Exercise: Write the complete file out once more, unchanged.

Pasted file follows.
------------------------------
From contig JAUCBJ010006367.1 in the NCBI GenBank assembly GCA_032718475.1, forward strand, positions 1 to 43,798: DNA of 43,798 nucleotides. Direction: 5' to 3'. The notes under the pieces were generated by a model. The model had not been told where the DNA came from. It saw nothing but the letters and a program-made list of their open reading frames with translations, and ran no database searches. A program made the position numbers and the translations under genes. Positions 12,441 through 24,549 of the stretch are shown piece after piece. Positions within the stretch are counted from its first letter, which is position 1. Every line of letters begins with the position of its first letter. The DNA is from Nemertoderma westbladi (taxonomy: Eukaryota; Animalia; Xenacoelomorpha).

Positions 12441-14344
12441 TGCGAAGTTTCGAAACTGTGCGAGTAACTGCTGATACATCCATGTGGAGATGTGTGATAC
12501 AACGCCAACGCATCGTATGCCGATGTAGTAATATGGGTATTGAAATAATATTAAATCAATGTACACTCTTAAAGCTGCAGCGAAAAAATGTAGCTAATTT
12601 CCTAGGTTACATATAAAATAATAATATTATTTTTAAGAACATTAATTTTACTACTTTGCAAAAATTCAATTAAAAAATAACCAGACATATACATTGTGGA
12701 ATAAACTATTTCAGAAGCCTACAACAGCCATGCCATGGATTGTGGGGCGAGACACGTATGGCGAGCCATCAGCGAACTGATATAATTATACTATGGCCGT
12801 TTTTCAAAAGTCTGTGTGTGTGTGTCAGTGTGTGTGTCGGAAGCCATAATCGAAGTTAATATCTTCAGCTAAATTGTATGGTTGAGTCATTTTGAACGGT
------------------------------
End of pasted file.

From contig JAUCBJ010006367.1 in the NCBI GenBank assembly GCA_032718475.1, forward strand, positions 1 to 43,798: DNA of 43,798 nucleotides. Direction: 5' to 3'. The notes under the pieces were generated by a model. The model had not been told where the DNA came from. It saw nothing but the letters and a program-made list of their open reading frames with translations, and ran no database searches. A program made the position numbers and the translations under genes. Positions 12,441 through 24,549 of the stretch are shown piece after piece. Positions within the stretch are counted from its first letter, which is position 1. Every line of letters begins with the position of its first letter. The DNA is from Nemertoderma westbladi (taxonomy: Eukaryota; Animalia; Xenacoelomorpha).

Positions 12441-14344
12441 TGCGAAGTTTCGAAACTGTGCGAGTAACTGCTGATACATCCATGTGGAGATGTGTGATAC
12501 AACGCCAACGCATCGTATGCCGATGTAGTAATATGGGTATTGAAATAATATTAAATCAATGTACACTCTTAAAGCTGCAGCGAAAAAATGTAGCTAATTT
12601 CCTAGGTTACATATAAAATAATAATATTATTTTTAAGAACATTAATTTTACTACTTTGCAAAAATTCAATTAAAAAATAACCAGACATATACATTGTGGA
12701 ATAAACTATTTCAGAAGCCTACAACAGCCATGCCATGGATTGTGGGGCGAGACACGTATGGCGAGCCATCAGCGAACTGATATAATTATACTATGGCCGT
12801 TTTTCAAAAGTCTGTGTGTGTGTGTCAGTGTGTGTGTCGGAAGCCATAATCGAAGTTAATATCTTCAGCTAAATTGTATGGTTGAGTCATTTTGAACGGT